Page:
LAS VEGAS — Tony Hammond came to Las Vegas on a Greyhound bus with $250 in his pocket and, like migrants everywhere, hopes for a better life. Four months later, Hammond was penniless and in the streets.
"Twenty-seven and homeless," said Hammond, his face flushed with embarrassment and his dark eyes staring at the ground.
Las Vegas has the neon lights and the endless entertainment, but throughout the booming state, Nevada's resume reads like a rap sheet: highest suicide rate in the nation, highest dropout rate, second-highest teenage pregnancy rate and second-highest number of gun deaths.
The nation's fastest-growing state has a dicey image problem, and some state officials contend that not enough is being done.
"Nevada has not traditionally invested in prevention," said state health officer Dr. Mary Guinan.
In fact, Nevada's draw may be part of its problem. Every month, thousands of new residents eager for a job and a low cost of living flood Las Vegas, which makes up two-thirds of the state's residents.
"We attract a lot of these people, drifters, people that haven't been able to hold jobs. They come in droves and then they fill the welfare list," said Bill Thompson, a professor of public administration and gambling expert at the University of Nevada, Las Vegas. "Many are third-chancers, fourth-chancers. We're the last chance."
Nevada had the highest suicide rate in the nation in 1995, the last year federal statistics were available. In 1997, also the most recent statistics available, the government ranked Nevada fourth in smoking. This year, Nevada was second only to Washington, D.C., in the number of teenage births.
A recent national report said 17% of students aged 16 to 19 dropped out of Nevada's high schools in 1996. That ranked the state worst in the nation, where the average was 10%.
Other groups report even worse figures.
ReliaStar Financial Corp., a Minneapolis-based company, ranked Nevada as one of the unhealthiest states. In the company's annual state health rankings list in 1997, Nevada was 47th. Nevada scored poorly in the lifestyle category for the prevalence of smoking, motor vehicle deaths, violent crime, risk of heart disease and low high school graduation rates.
The Violence Policy Center, an anti-gun group, recently ranked Nevada second in the number of gun deaths. Louisiana was first.
"These unfortunate social problems exist worldwide. It's part of the human race. Why it stands out in Nevada I don't know," said Chris Chrystal, spokeswoman for the Nevada Commission on Tourism.
Hammond, who moved to Las Vegas from Lucerne Valley, Calif., thought that he could live on $250 until he found a casino job. But his money ran out before Hammond could get an interview or a $35 sheriff's card, which is required to work in a casino.
"I figured I would have a job in two weeks. I figured two weeks--it's Vegas, it's happening," he said.
Other failed dreams converge at St. Vincent's homeless shelter, where a line of 200 men waiting for an evening meal weaves around the corner.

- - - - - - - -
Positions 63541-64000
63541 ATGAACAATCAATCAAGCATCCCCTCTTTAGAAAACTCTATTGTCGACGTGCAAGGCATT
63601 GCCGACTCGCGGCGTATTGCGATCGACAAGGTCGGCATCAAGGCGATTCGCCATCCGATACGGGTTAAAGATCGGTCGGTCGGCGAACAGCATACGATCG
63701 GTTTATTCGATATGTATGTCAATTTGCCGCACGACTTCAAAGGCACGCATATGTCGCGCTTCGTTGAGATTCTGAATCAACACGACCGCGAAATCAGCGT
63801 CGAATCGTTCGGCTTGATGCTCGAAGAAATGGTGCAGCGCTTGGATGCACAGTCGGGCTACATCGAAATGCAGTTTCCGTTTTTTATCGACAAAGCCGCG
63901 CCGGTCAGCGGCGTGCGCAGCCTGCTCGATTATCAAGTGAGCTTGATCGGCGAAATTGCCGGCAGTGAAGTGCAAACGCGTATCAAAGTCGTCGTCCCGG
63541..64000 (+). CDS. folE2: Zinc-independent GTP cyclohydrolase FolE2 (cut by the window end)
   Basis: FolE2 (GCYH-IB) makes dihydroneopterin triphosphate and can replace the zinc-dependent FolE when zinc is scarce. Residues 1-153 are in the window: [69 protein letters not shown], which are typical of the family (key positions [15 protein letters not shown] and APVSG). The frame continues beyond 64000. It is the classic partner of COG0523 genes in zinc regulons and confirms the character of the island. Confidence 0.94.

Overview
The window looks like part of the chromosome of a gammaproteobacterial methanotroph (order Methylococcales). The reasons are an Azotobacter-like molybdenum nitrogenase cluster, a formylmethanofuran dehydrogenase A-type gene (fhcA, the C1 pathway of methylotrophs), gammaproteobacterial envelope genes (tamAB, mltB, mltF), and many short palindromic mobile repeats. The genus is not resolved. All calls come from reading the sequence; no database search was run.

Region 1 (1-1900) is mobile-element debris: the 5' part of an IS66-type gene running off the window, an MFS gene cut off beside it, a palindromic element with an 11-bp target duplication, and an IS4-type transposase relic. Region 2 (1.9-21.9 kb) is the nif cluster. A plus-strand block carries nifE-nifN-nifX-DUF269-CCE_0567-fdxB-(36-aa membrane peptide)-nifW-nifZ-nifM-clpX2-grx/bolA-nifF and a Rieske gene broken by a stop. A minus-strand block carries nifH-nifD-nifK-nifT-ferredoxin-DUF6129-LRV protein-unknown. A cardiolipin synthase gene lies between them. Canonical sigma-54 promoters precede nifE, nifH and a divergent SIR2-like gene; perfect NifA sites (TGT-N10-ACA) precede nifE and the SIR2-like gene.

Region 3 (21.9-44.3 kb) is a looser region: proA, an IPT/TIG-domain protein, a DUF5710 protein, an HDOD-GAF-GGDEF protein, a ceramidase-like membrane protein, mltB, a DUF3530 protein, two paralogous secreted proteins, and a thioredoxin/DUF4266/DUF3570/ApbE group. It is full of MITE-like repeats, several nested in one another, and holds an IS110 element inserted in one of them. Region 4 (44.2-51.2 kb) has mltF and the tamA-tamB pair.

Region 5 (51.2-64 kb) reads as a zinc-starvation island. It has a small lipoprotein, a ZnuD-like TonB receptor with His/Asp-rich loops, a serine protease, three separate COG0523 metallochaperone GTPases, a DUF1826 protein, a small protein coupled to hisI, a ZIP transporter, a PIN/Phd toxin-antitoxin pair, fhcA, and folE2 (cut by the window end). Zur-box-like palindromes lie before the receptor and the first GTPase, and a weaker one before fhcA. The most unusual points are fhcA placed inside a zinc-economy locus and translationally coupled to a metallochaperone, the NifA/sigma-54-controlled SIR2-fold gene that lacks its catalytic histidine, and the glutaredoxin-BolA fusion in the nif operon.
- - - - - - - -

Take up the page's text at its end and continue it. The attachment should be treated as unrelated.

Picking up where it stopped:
Terrice McCarty is one. The 22-year-old found himself homeless after several months of being turned down for jobs at fast-food restaurants. He doesn't have any family to speak of and no friends in the city.
"I just gave up. It's basically suicide out here," he said.
Guinan and the lobbying group Progressive Alliance of Nevada say the state makes all the bad lists because it doesn't invest in public health education and prevention programs.
According to the Progressive Alliance, which helps promote more aggressive state policies on health issues, Nevada ranks 50th per capita for spending on health care and ranks No. 1 in health-related problems.
"Nevada's stingy," said director Bob Fulkerson. "Even in the best of economic times, we have barely paid for social health programs."
According to the U.S. Census Bureau, Nevada spent $517 million on health and hospitals in fiscal year 1995. That averages out to $338 per person, well below the national average of $403 per person.
State officials acknowledge the problem but cite some improvement. "I think we've had just this tremendous growth and that certainly affects all of us," Gov. Kenny Guinn said.
"We're struggling somewhat when you look at our sources of income, sales tax and gaming taxes. When that doesn't do as well as we would like, it puts the state of Nevada in a very difficult situation," Guinn said.
Guinn has targeted, in particular, Nevada's high dropout rate with a program he calls Millennium Scholarships.
The governor wants to spend half of the state's $1.2-billion share of a national tobacco settlement on scholarships for B-average students or better to allow them to attend Nevada colleges and universities. The maximum scholarship would be $10,000 over four years. Health officials and Progressive Alliance contend that the money should go into health programs.
Still, as Las Vegas and Nevada continue to grow, Thompson believes that the state will remain a regular on bad lists.